I coached a girl once who had all kinds of talent. She was adept at dribbling through multiple defenders, and she was clever about it. She was one of those kids who really loved the game and wanted to get better.
But like many players, she hung onto the ball just a little too long. I started talking to her about making better decisions. When she asked me how she could make better decisions, I realized just how stupid I was.
She was 11. She had no basis for knowing what was a good decision or a bad decision. She didn’t have enough experiences from which to draw to know other options even existed.
And that’s half the battle with young players – getting them to think about what they’re doing and what they’re not doing.
The Mental Checklist
When a ball is coming to a player, they go through a mental checklist of skills, experiences and patterns they’ve learned over time. Much like a quarterback at the line of scrimmage, who reads the defense based on experiences he’s had and makes a decision to change the play because of what he sees.
From the checklist, the soccer player decides, “I can use this touch, this turn and this surface of my foot to solve this problem.”
However, when faced with complex situations, players don’t have enough on their checklist to really solve the problem. Worse yet, relying on what is already on a checklist can discourage the player from adding new items to it. Some experts have argued that relying too heavily on an existing checklist will lead to mindlessness and complacency.
But it does reduce the likelihood of errors, and we all know errors lead to bad things. However, which is more important: developing intuitive, confident players, or creating safe, error-free players.
Putting players in situations where they have to find new solutions – ignoring the checklist – can lead to errors. But it can also lead to the player learning important new lessons, and, hopefully, storing them away.
The inability of young players to anticipate what’s going to happen next is frustrating. Coaches with years of experience playing and watching games, can’t seem to understand why they don’t see the obvious run, or predict where the ball is going next.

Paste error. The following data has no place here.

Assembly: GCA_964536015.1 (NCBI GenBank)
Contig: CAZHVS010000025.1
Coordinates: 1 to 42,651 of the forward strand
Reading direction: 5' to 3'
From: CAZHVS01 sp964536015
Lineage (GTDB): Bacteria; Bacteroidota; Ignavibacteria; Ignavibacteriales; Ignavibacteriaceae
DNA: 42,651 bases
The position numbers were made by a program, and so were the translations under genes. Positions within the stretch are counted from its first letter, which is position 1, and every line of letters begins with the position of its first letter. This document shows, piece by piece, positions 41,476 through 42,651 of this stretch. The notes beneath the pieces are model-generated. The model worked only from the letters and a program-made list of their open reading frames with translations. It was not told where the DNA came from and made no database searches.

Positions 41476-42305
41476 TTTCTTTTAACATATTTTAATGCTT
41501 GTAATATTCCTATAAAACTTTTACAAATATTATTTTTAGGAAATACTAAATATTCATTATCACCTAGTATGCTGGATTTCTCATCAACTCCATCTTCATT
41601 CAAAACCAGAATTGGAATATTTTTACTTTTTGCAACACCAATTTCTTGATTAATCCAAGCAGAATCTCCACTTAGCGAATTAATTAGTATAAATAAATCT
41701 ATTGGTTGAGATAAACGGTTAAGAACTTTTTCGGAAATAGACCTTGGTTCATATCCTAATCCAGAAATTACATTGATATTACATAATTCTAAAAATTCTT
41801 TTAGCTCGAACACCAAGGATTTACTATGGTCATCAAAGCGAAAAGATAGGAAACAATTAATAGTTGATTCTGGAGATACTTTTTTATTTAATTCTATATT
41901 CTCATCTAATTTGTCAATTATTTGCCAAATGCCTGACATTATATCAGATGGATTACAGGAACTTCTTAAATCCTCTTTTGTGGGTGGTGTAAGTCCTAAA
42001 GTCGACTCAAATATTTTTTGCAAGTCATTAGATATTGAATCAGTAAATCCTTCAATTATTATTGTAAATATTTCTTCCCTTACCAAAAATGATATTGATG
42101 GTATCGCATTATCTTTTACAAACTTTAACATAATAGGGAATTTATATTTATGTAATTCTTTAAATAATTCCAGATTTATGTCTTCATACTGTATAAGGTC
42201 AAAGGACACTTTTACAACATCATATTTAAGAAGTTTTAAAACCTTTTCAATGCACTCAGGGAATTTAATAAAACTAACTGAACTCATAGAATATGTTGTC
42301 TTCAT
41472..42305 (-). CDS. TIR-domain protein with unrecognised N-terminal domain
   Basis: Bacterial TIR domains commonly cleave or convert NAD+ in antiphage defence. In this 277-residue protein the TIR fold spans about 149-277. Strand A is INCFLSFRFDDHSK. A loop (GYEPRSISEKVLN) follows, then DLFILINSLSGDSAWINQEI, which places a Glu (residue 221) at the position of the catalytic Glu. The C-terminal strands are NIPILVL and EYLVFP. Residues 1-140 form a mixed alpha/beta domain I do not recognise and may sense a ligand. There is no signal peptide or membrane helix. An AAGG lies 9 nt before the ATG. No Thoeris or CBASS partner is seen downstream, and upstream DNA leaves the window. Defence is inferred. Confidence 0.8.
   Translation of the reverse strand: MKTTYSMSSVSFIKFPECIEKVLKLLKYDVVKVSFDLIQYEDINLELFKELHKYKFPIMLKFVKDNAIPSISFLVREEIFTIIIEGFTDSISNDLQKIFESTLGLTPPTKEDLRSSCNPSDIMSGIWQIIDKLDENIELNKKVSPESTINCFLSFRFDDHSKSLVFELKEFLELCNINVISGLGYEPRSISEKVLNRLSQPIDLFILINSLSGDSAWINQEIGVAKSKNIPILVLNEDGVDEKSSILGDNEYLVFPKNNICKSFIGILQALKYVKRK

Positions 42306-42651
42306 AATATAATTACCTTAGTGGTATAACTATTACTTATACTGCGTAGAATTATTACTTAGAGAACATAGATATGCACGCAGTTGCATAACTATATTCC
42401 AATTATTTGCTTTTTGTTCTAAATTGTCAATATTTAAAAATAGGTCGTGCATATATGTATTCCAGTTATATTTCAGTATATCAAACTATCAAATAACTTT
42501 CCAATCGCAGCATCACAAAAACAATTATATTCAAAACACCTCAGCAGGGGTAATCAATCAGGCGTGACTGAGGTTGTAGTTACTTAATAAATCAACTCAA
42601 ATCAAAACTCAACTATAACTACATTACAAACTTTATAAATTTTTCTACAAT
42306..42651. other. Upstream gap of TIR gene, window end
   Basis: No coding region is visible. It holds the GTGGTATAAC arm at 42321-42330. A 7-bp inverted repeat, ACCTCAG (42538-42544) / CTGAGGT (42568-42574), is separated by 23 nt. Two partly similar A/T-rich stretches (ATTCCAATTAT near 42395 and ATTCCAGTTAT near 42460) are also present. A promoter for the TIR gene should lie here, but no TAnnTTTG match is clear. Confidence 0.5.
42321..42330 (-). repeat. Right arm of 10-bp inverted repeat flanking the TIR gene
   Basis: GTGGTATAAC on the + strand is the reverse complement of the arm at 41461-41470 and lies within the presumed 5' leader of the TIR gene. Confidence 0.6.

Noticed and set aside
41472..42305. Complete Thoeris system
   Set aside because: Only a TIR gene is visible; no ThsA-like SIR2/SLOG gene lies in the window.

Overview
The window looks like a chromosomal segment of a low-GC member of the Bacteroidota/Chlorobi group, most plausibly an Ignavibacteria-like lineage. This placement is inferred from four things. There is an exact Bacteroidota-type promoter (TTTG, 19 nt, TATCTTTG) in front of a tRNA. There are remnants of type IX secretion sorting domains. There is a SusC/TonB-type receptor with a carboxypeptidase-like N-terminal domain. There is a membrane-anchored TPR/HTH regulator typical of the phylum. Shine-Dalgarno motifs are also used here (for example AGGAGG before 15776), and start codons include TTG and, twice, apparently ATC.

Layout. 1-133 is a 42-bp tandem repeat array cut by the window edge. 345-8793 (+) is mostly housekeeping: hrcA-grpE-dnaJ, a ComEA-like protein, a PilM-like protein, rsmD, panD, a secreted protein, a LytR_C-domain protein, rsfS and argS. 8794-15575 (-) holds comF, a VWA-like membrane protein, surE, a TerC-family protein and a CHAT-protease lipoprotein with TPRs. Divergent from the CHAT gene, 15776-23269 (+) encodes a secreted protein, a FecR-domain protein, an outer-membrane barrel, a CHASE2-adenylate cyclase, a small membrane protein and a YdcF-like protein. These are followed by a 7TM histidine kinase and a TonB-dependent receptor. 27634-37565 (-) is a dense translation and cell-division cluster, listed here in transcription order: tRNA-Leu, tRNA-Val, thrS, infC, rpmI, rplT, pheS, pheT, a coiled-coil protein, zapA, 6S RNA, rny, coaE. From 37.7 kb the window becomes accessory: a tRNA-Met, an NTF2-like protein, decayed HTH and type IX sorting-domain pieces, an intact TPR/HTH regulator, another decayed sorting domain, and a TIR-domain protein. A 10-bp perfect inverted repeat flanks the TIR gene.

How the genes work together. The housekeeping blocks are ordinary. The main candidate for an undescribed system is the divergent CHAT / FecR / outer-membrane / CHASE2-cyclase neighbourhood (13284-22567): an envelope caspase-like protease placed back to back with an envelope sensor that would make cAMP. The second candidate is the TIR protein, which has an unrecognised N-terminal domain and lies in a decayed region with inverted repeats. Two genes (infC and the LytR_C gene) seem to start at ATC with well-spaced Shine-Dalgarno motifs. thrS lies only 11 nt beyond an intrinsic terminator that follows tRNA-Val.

With young players, the coach’s first job is to explain what intuition is. It would be fascinating to get a read-out of what is going through the heads of young players. My guess is much of it has to do with an opponent’s hairstyle, not messing up, wishing mom or dad would stop yelling, or someone cute on the sideline.
Maybe the simplest and best way to introduce the topic is to talk about Wayne Gretzky. They don’t have to know who he is to understand what he said.
“I didn’t skate to where the puck was,” he said. “I skated to where it was going to be.”
But how did he know? His experiences taught him to recognize patterns and how to get ahead of the pattern. Plus, he was, well, special.
Here are some tips from The YSC Sports Mental Edge Blog on how players can learn from experiences to increase their decision-making:
- Start to pay attention to your initial response to situations. What does your gut tell you? How often do you follow your gut? What kind of results do you get?
- Silence your inner critic. If you tend to ignore your intuition, it may be due to self-doubt or over analyzing. Try to listen to your intuition without judgment and follow it without hesitation. Trust yourself and be willing to take risks.
- Increase your focus to help with pattern recognition. Make sure you attend to the information around you. Having information will help you make the best decisions possible.
The Value of Chaos
Putting players in drills in which they move the ball in a specific pattern is popular in youth soccer development. Having players pass the ball here and run there, introduces a lot of important elements of the game – body shape when receiving the ball, passing accuracy, timing and different types of runs, to mention a few.
It does nothing for intuition, though. The kids aren’t thinking about anything except where they are supposed to pass it and where they are supposed to run.
If you want to replicate real game situations, create utter chaos. Go ahead have your players do some simple pattern passing, but have a group of them run around getting in the way or screaming orders at them, toss spare cones, loose change, or balls in their direction and any other kind of distraction you can imagine.
We often put our players in numbers-up situations in training to insure they have some success. How often does that happen in games? What does it add to their checklist? It’s more realistic to play a 4v4v4-plus 2 possession game where the team with the ball is always 6v8 and the players are experiencing a bit of chaos.
So when that 11-year-old girl asked how to learn to make better decisions, I should have said, “Develop an extensive checklist of experiences, think more about where the ball is going to be and where it should be, don’t be afraid to make mistakes, and embrace chaos.